“Have a glass of wine to loosen yourself up a bit?”
These words were said to me by a doctor a few weeks before I turned 30.
I’d been sexually active for 14 years and the truth is that sex was a mystery to me.
I had had sex. Lots of sex. But for the most part, I participated (giving appropriate “ooh” and “aah” noises at what felt like reasonable intervals) and hoped that the next time would be better.
Mostly, it hurt.
Before this doctor’s appointment, I’d decided that enough was enough. I was tired of feeling ‘complicated’, ‘broken’, ‘difficult’ and wanted to become a multi-orgasmic-tantric-come-with-ease-never-painful-sexual-goddess. Or, at least, learn to enjoy the sex I was having, a bit.
I’d been honest with partners about my lack of enjoyment but once they knew about it, sex became a mission to ‘fix me’.
Partners would kindly say “What about that time?”, “Did that special move work?”, or “This always worked on my ex”.
Communication is essential during sex, but it ended up feeling like sex was taking place under exam conditions; your hour to make Fran have a good time starts now.
I became accomplished at pretending to enjoy sex: faking the exact pitch of moans, covering up my pain with exuberant vocal enthusiasm. I was their cheerleader, each moan saying: “YOU are really good at sex.” I was simultaneously being very loud and very quiet.
Often, as a partner fell asleep next to me, I would tell myself that I was not wired up right.
Mostly, it was enough for me that my partner was having a good time, but with long-term and casual lovers alike I’d inevitably feel like I was the problem and was terrified they’d leave me for someone with a more roomy vagina.
It is estimated that around a third of young and middle-aged women suffer from a form of sexual dysfunction, along with around half of older women. This can include problems with desire, orgasm and pain during sex. I have experienced all three at some point.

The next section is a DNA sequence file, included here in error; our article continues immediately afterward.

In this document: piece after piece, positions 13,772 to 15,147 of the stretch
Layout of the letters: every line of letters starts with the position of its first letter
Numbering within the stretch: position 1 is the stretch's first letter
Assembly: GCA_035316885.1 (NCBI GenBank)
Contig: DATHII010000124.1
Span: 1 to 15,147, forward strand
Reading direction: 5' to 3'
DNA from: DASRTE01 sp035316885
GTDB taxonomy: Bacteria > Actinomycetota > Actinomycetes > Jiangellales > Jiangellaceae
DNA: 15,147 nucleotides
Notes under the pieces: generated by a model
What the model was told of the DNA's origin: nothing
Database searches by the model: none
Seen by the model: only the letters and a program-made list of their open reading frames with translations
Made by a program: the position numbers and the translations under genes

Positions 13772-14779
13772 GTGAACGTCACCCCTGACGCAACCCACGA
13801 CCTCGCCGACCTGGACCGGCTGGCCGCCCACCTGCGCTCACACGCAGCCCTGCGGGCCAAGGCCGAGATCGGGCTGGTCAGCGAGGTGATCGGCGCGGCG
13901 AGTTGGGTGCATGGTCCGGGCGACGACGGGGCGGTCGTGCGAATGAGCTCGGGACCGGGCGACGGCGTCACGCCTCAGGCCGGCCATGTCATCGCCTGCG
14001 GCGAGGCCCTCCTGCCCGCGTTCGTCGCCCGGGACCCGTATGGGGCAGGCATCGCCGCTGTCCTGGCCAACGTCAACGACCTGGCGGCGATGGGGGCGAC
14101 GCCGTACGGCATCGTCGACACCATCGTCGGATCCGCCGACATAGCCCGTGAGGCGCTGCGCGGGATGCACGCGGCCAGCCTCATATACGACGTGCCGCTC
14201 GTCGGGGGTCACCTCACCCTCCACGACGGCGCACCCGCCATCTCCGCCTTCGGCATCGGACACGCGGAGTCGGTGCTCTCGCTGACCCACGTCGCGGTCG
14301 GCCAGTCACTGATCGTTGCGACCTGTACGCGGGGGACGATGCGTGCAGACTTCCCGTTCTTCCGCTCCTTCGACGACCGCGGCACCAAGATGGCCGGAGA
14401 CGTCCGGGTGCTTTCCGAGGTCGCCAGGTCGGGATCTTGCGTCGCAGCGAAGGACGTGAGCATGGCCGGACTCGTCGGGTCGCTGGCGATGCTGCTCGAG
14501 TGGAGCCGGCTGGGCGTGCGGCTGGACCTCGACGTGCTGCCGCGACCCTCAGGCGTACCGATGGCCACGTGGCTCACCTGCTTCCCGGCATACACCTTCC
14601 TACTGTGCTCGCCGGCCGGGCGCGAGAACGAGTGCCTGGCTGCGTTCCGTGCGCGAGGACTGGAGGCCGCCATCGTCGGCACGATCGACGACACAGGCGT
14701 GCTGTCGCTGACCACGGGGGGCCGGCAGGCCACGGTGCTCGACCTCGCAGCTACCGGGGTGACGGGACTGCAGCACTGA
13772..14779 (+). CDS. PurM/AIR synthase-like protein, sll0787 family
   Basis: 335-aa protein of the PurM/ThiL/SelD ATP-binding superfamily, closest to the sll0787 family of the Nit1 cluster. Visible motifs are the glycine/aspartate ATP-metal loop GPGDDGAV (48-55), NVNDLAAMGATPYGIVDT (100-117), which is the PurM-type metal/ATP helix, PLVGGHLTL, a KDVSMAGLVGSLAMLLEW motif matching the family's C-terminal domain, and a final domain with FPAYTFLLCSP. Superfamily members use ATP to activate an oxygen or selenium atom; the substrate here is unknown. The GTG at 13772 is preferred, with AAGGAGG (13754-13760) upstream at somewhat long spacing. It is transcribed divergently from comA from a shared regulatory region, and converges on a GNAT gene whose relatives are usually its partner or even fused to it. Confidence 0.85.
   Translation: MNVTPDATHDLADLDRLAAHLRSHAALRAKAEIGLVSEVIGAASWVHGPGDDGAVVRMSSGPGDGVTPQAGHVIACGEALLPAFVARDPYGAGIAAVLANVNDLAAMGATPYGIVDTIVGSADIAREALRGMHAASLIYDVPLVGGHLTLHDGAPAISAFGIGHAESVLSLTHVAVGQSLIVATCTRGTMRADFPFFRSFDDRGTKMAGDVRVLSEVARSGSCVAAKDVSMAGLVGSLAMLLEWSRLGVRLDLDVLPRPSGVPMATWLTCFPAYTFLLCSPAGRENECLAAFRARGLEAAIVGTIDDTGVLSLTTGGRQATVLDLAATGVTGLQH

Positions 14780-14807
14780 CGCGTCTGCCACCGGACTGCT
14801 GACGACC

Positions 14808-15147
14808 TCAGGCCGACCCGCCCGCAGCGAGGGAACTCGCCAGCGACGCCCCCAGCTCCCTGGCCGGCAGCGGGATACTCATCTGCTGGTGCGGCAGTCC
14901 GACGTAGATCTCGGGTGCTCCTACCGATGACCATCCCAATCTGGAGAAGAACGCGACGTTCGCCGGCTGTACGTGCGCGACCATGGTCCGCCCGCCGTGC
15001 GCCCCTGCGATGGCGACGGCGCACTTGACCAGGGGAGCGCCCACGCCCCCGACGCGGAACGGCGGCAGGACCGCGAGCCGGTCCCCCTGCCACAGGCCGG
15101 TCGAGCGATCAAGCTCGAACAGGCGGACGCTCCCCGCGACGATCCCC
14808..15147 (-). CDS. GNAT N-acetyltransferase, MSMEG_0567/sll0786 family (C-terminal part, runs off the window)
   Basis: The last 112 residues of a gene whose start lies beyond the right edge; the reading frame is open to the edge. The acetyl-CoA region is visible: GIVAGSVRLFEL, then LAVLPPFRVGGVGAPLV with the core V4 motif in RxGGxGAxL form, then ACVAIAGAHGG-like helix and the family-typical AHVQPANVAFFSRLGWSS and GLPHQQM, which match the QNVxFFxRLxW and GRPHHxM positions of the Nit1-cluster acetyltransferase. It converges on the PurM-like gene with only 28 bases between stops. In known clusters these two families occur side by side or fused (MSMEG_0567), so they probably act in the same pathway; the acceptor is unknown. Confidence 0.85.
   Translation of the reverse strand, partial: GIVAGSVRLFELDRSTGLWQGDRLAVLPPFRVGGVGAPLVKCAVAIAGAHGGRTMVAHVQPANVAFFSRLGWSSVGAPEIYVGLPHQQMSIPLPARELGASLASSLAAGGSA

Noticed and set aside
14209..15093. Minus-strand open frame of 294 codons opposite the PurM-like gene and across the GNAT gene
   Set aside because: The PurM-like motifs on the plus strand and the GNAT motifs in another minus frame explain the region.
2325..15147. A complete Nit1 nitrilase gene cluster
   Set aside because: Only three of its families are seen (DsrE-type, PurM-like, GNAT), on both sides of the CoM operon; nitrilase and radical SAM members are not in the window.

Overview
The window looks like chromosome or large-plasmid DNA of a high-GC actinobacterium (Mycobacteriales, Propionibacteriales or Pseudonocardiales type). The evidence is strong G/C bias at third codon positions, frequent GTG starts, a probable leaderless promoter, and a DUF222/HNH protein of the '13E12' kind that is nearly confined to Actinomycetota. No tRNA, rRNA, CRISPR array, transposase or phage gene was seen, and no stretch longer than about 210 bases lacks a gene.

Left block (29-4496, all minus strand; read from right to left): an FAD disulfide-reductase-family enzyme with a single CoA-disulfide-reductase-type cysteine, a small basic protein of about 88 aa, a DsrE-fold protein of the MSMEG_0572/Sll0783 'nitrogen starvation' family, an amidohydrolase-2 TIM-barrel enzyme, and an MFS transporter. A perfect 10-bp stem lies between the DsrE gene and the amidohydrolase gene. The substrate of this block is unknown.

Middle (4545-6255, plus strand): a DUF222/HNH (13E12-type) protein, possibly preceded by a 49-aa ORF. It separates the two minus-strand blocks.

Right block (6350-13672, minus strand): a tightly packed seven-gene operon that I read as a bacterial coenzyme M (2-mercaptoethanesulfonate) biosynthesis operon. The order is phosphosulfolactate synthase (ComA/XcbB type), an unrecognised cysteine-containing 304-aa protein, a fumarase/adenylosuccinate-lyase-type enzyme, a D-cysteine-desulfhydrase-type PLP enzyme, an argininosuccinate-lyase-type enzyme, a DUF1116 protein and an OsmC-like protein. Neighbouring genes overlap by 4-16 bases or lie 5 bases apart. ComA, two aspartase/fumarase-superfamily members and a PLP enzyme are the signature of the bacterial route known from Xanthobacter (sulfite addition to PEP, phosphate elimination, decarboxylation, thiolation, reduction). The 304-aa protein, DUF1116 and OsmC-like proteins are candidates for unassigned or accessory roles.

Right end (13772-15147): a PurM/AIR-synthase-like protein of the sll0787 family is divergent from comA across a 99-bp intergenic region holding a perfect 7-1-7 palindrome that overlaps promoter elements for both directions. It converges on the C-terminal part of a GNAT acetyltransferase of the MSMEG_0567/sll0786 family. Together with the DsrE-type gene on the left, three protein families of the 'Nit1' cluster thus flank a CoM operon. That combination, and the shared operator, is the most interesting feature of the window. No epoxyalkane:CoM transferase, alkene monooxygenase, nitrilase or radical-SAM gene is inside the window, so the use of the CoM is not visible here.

While for some women, being diagnosed with female sexual ‘dysfunction’ can help them seek treatment, there are also the dangers that come with medically labelling someone a ‘dysfunction’.
Personally, I found it difficult to feel both sexy and dysfunctional, it’s not the hottest label out there.
It is also worth noting that the symptoms of female sexual dysfunction are not necessarily problems unless the woman feels they are affecting her happiness. Women all have different sex drives, levels of sexual response and sexual preferences, so there is a danger of medicalizing something that is just one woman’s norm.
Sitting in the doctor’s surgery with my medical history up on the screen, I could see my sex life mapped out; appointments spanning 14 years marked the times I’d felt brave, desperate or supported enough to ask for help.
After each appointment, I’d left feeling unheard, unimportant and untreated.
Between those times were years of thinking that not enjoying sex wasn’t life-threatening and so I shouldn’t waste a doctor’s time.
I mean, someone could be dying in the waiting room whilst I was complaining about not having a good time between the sheets! Not enjoying sex felt like a ‘luxury’ problem.
It was lonely.
I felt overlooked by the doctor, partners often took it very personally and friends’ well-meaning advice of “When you meet the right guy it will be different!” just isn’t true — I’ve met lots of lovely ‘right guys’. Plus, there’s what feels like an enormous taboo in even discussing it.